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J Neurophysiol. 2007 Jan;97(1):492-502. Epub 2006 Oct 25.

Sympathetic sprouting near sensory neurons after nerve injury occurs preferentially on spontaneously active cells and is reduced by early nerve block.

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  • 1Department of Anesthesiology, University of Cincinnati College of Medicine, 231 Albert Sabin Way, PO Box 670531, Cincinnati, OH 45267-0531, USA.

Abstract

Some chronic pain conditions are maintained or enhanced by sympathetic activity. In animal models of pathological pain, abnormal sprouting of sympathetic fibers around large- and medium-sized sensory neurons is observed in dorsal root ganglia (DRGs). Large- and medium-sized cells are also more likely to be spontaneously active, suggesting that sprouting may be related to neuron activity. We previously showed that sprouting could be reduced by systemic or locally applied lidocaine. In the complete sciatic nerve transection model in rats, spontaneous activity initially originates in the injury site; later, the DRGs become the major source of spontaneous activity. In this study, spontaneous activity reaching the DRG soma was reduced by early nerve blockade (local perfusion of the transected nerve with TTX for the 1st 7 days after injury). This significantly reduced sympathetic sprouting. Conversely, increasing spontaneous activity by local nerve perfusion with K(+) channel blockers increased sprouting. The hyperexcitability and spontaneous activity of DRG neurons observed in this model were also significantly reduced by early nerve blockade. These effects of early nerve blockade on sprouting, excitability, and spontaneous activity were all observed 4-5 wk after the end of early nerve blockade, indicating that the early period of spontaneous activity in the injured nerve is critical for establishing the more long-lasting pathologies observed in the DRG. Individual spontaneously active neurons, labeled with fluorescent dye, were five to six times more likely than quiescent cells to be co-localized with sympathetic fibers, suggesting a highly localized correlation of activity and sprouting.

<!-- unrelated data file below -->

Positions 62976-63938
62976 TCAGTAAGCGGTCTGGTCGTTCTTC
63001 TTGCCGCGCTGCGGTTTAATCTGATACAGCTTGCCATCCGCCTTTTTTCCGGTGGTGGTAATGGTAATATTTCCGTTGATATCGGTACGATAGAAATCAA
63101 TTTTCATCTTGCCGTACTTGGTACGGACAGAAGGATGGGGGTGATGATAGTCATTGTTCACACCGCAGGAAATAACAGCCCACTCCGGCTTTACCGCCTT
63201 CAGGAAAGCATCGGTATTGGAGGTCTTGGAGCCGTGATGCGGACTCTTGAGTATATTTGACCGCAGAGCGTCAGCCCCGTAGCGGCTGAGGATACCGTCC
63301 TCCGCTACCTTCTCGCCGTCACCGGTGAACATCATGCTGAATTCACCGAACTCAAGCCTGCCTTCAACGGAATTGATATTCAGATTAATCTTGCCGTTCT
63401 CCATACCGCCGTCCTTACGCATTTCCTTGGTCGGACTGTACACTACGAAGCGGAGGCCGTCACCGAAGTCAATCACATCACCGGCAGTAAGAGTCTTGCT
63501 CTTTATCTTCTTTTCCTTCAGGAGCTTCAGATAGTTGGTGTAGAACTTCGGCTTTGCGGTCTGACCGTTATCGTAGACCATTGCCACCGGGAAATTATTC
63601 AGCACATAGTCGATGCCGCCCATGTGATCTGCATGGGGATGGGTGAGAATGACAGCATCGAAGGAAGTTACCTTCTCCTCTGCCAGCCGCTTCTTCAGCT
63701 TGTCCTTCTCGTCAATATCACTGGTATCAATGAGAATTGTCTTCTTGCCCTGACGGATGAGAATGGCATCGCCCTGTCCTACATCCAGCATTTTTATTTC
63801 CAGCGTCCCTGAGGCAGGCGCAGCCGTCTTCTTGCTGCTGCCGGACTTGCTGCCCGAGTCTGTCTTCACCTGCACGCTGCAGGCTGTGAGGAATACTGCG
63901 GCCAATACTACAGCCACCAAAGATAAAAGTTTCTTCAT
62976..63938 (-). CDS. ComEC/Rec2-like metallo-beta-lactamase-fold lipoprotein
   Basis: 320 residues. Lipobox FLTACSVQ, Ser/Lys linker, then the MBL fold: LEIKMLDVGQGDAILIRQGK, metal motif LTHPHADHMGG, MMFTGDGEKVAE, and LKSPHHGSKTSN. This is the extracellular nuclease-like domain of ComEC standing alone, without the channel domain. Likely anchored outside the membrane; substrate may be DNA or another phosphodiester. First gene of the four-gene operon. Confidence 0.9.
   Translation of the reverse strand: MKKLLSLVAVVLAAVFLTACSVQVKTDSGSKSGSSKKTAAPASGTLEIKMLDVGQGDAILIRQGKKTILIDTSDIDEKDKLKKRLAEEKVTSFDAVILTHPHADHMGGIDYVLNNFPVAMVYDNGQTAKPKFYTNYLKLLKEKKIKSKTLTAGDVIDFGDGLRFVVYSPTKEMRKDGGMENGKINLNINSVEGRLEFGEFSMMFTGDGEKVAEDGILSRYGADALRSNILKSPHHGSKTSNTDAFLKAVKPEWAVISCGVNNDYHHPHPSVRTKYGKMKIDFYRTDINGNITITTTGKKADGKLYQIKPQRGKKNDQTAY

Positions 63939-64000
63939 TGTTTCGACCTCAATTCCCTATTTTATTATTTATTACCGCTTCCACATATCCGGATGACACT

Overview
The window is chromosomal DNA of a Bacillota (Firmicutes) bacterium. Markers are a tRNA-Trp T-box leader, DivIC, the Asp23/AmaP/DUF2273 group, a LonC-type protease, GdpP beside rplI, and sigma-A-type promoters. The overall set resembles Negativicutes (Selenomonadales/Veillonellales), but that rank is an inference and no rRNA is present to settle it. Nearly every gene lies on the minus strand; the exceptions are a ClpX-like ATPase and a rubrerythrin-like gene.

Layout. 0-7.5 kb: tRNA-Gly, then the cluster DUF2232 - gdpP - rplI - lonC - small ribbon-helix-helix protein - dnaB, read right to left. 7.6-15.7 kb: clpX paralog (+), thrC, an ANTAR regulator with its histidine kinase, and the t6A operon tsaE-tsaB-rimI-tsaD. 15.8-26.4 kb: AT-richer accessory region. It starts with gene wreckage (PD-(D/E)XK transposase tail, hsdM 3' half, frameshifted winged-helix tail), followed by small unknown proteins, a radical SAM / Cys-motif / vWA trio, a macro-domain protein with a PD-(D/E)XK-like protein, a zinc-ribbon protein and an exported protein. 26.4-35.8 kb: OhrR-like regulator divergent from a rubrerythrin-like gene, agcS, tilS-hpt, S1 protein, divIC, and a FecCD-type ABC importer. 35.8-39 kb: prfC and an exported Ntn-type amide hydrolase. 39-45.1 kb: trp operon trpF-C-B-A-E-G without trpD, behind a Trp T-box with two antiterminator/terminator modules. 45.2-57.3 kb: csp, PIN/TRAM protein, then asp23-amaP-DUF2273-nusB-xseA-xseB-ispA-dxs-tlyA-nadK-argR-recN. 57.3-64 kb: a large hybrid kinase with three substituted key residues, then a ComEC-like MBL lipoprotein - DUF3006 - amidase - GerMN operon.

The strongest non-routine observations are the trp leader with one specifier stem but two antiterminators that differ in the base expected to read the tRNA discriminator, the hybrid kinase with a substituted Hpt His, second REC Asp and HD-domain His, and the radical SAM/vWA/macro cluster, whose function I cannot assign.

PMID:
17065247
[PubMed - indexed for MEDLINE]
PMCID:
PMC1774587
Free PMC Article

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